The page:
These are the simple facts, from which Dan Gazelter, a professor of biochemistry at Notre Dame University, draws the following, compelling conclusion: scientists are positively obligated to use open-source software, and what is more, the future of an increasingly computerized scientific enterprise may well depend on their decision to do so (Gezelter 1999; cf. Wilson 1999). Increasingly, scientists and university librarians are developing clearinghouses and large-scale development projects to create more open-source alternatives for use in higher education (see the Open Science Project and oss4lib).
But the use of open-source software is insufficient. If the future of science depends on scientists' use of open-source software, one can very well argue that colleges and universities are under a positive obligation to move away from closed-source computing infrastructures as well as closed- source software. Consider this: many of the instructions in computer programs do little more than issue directives to the operating system; this is done by means of the operating system's application programming interface (API). To verify scientific software fully, the scientific community may need to examine the program's interaction with the operating system. Yet Microsoft refuses to document the Windows API fully and regards the Windows source code as an immensely valuable trade secret. What is more, Microsoft has taken the lead in lobbying for proposed changes to the U.S. commercial code that would effectively criminalize reverse engineering.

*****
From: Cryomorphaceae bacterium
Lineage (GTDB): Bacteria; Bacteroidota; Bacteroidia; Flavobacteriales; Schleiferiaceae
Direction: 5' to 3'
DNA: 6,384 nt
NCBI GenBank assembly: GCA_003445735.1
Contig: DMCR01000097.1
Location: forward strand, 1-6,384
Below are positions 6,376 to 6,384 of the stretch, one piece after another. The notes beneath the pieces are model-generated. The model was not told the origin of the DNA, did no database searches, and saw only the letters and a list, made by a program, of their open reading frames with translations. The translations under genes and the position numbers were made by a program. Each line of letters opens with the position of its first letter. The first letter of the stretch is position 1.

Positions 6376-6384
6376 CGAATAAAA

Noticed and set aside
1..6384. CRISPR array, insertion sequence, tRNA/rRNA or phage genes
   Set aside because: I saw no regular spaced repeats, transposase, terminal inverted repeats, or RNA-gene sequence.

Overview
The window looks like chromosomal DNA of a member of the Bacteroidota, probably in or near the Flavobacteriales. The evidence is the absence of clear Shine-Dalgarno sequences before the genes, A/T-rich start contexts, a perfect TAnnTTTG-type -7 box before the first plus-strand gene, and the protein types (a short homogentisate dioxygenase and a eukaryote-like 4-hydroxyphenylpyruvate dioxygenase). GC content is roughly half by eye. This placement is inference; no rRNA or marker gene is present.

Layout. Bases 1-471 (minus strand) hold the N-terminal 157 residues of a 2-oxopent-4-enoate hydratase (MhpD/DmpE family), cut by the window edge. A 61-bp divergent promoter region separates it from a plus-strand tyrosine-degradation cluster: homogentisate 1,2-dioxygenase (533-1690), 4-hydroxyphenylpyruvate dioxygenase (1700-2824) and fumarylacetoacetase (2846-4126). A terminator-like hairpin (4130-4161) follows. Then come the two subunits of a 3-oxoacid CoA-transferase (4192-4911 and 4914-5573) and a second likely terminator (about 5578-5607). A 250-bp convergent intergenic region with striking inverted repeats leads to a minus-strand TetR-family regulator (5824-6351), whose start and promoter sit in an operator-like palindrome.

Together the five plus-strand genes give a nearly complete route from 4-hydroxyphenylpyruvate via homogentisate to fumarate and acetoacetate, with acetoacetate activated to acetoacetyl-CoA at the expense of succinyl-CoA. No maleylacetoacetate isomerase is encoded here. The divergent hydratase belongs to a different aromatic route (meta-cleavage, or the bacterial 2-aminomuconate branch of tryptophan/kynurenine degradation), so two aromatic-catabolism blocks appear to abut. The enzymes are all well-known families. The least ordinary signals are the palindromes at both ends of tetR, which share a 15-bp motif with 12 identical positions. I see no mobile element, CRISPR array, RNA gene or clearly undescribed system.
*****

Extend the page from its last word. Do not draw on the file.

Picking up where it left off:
It's not enough for scientists to use open-source software; they must also use an open-source operating system. Colleges and universities can help to assure the ubiquity of open-source software and operating system usage in science by moving to Linux as an international standard for academic computing.
Practical Task Scheduling Deployment
July 20, 2016 12:00 pm CDT
One of the best things about the UNIX environment (aside from being stable and efficient) is the vast array of software tools available to help you do your job. Traditionally, a UNIX tool does only one thing, but does that one thing very well. For example, grep is very easy to use and can search vast amounts of data quickly. The find tool can find a particular file or files based on all kinds of criteria. It's pretty easy to string these tools together to build even more powerful tools, such as a tool that finds all of the .log files in the /home directory and searches each one for a particular entry. This erector-set mentality allows UNIX system administrators to seem to always have the right tool for the job.
Cron traditionally has been considered another such a tool for job scheduling, but is it enough? This webinar considers that very question. The first part builds on a previous Geek Guide, Beyond Cron, and briefly describes how to know when it might be time to consider upgrading your job scheduling infrastructure. The second part presents an actual planning and implementation framework.
Join Linux Journal's Mike Diehl and Pat Cameron of Help Systems.
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With all the industry talk about the benefits of Linux on Power and all the performance advantages offered by its open architecture, you may be considering a move in that direction. If you are thinking about analytics, big data and cloud computing, you would be right to evaluate Power. The idea of using commodity x86 hardware and replacing it every three years is an outdated cost model. It doesn’t consider the total cost of ownership, and it doesn’t consider the advantage of real processing power, high-availability and multithreading like a demon.
This ebook takes a look at some of the practical applications of the Linux on Power platform and ways you might bring all the performance power of this open architecture to bear for your organization. There are no smoke and mirrors here—just hard, cold, empirical evidence provided by independent sources. I also consider some innovative ways Linux on Power will be used in the future.Get the Guide